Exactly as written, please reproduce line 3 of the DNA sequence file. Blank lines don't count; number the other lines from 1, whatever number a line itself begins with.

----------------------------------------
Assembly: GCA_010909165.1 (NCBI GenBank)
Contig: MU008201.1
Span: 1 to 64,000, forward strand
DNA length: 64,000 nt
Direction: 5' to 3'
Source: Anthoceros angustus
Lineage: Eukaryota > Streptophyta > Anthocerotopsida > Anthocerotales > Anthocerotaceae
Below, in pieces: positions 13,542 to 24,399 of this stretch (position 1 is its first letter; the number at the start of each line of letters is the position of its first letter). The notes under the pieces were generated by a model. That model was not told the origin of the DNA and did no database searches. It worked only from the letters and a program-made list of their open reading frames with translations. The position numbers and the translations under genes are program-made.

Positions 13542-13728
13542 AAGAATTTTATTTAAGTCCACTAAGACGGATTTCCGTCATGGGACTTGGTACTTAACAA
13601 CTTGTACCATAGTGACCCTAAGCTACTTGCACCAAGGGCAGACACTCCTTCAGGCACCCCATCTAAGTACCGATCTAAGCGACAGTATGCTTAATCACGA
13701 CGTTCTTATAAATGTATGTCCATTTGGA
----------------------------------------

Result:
Span: 1 to 64,000, forward strand